The Big Question

          Quaker singer/songwriter Jon Watts is also a videographer.  One of his provocative YouTube videos, “Dance Party Erupts During Quaker Meeting for Worship,” has been viewed more than 84,000 times over the Internet.  In a May 2013 Friends Journal  interview and video, he urges Quakers to use the Internet to communicate in a passionate way.  He describes the ambivalence of most Friends today toward Facebook, Twitter, and YouTube, but suggests that one should approach these media not as a passive receiver but as an “engaged content creator.”

He urges Friends to use the Internet as a medium for prophetic expression, the way that early Quakers used the newly accessible printing presses to get their radical message to the public.  Take this attitude, he advises:

“I have a message.  I have something to say.  I have a vision for the society, and I have some analysis of the ways the society is broken, and I’m going to get it out there.  …  I’m going to really get in people’s faces about this, because this society is broken.  It’s fallen.  It needs to transform.  And who is going to do it, if it’s not us?  I see the Internet as an opportunity….”

Jon is  creating a YouTube channel called “QuakerSpeak” that will soon start releasing one video per week.   In preparation, he interviewed me last May, after reading my blog and pamphlets, plus an online interview.  He came up with some thoughtful questions related to spirituality and early Quakers.  During a pause, Jon commented on my speaking style.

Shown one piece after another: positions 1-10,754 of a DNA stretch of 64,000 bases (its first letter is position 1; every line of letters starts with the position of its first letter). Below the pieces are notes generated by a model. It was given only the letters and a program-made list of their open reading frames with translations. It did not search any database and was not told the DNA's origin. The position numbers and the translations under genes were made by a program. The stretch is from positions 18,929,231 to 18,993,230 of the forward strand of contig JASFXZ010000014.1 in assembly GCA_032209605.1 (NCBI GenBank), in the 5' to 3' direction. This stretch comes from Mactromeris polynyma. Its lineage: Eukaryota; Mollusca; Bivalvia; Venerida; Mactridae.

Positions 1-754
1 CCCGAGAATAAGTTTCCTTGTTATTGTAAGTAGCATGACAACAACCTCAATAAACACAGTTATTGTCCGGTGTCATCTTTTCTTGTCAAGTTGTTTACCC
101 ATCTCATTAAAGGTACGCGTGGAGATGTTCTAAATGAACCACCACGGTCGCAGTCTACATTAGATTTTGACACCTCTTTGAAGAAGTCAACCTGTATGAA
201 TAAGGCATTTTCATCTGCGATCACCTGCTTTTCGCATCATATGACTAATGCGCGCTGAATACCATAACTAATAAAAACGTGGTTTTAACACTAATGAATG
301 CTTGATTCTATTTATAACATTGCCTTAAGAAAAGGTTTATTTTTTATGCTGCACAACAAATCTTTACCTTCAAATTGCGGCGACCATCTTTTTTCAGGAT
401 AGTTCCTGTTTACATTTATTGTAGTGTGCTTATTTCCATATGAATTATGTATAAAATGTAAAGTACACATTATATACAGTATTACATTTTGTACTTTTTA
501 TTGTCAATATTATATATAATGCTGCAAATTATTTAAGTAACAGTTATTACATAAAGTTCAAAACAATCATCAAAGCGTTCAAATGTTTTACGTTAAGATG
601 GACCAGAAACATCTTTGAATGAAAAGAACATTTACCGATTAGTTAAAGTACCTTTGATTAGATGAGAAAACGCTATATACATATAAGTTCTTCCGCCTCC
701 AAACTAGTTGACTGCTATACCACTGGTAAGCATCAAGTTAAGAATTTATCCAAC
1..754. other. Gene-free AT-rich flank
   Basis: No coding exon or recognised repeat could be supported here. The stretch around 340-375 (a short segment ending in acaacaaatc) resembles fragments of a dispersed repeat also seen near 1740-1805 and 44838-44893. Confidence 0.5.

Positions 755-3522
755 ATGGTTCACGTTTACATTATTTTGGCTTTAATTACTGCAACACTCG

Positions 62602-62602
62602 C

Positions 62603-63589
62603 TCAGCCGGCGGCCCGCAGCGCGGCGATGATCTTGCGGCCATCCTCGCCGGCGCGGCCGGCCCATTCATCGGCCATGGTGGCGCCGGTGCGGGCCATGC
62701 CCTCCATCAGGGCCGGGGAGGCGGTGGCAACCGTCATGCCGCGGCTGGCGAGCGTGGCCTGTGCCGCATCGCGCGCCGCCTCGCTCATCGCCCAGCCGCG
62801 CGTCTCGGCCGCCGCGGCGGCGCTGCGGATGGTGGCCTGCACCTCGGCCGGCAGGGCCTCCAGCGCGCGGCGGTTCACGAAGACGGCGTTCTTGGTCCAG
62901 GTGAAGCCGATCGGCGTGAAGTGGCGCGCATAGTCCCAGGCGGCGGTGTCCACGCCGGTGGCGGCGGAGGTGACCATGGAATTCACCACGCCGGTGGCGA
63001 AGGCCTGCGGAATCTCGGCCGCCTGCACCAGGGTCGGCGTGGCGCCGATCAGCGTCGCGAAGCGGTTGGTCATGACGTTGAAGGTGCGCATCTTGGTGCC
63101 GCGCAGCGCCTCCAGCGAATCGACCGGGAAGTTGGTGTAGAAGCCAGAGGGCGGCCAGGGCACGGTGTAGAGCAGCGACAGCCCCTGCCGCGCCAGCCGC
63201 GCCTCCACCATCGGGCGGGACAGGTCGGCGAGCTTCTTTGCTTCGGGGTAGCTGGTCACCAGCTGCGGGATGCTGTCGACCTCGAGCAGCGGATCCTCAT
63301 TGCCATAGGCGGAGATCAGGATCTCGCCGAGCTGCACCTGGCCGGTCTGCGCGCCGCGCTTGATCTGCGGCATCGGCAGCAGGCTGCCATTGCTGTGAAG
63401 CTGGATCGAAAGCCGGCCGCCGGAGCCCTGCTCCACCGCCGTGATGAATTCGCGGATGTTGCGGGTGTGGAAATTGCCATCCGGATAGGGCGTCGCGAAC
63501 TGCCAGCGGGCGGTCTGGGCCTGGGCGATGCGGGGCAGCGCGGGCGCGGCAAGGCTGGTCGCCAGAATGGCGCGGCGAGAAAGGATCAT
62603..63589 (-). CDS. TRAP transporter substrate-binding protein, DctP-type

“You start out your responses with a burst of energy,” he said.  “And then you sort of fade out.”

Public speaking has usually been a cause for anxiety for me, even terror, but I try to be faithful when called to speak.  My intention is to let the Light shine through my words and my being, no matter how much the fearful part of me wants to hold back.  So I made an effort to work with Jon’s feedback.

Recently, we met again.  Two days in advance, he sent some sets of questions to think about, with a reminder that he was looking for a “YouTube-sized answer,” i.e. about four minutes.  Number three was a BIG QUESTION, one I’ve slowly been working toward answering in the writing I’ve been doing.

“When discussing the boldness and courage of the Early Friends in our last conversation, you said that you feel God is trying to call forth something even more powerful in our time,” he wrote.  “What do you feel God trying to call forth in our time?  What is our world in need of?  How can our Quakerism help inform this calling?”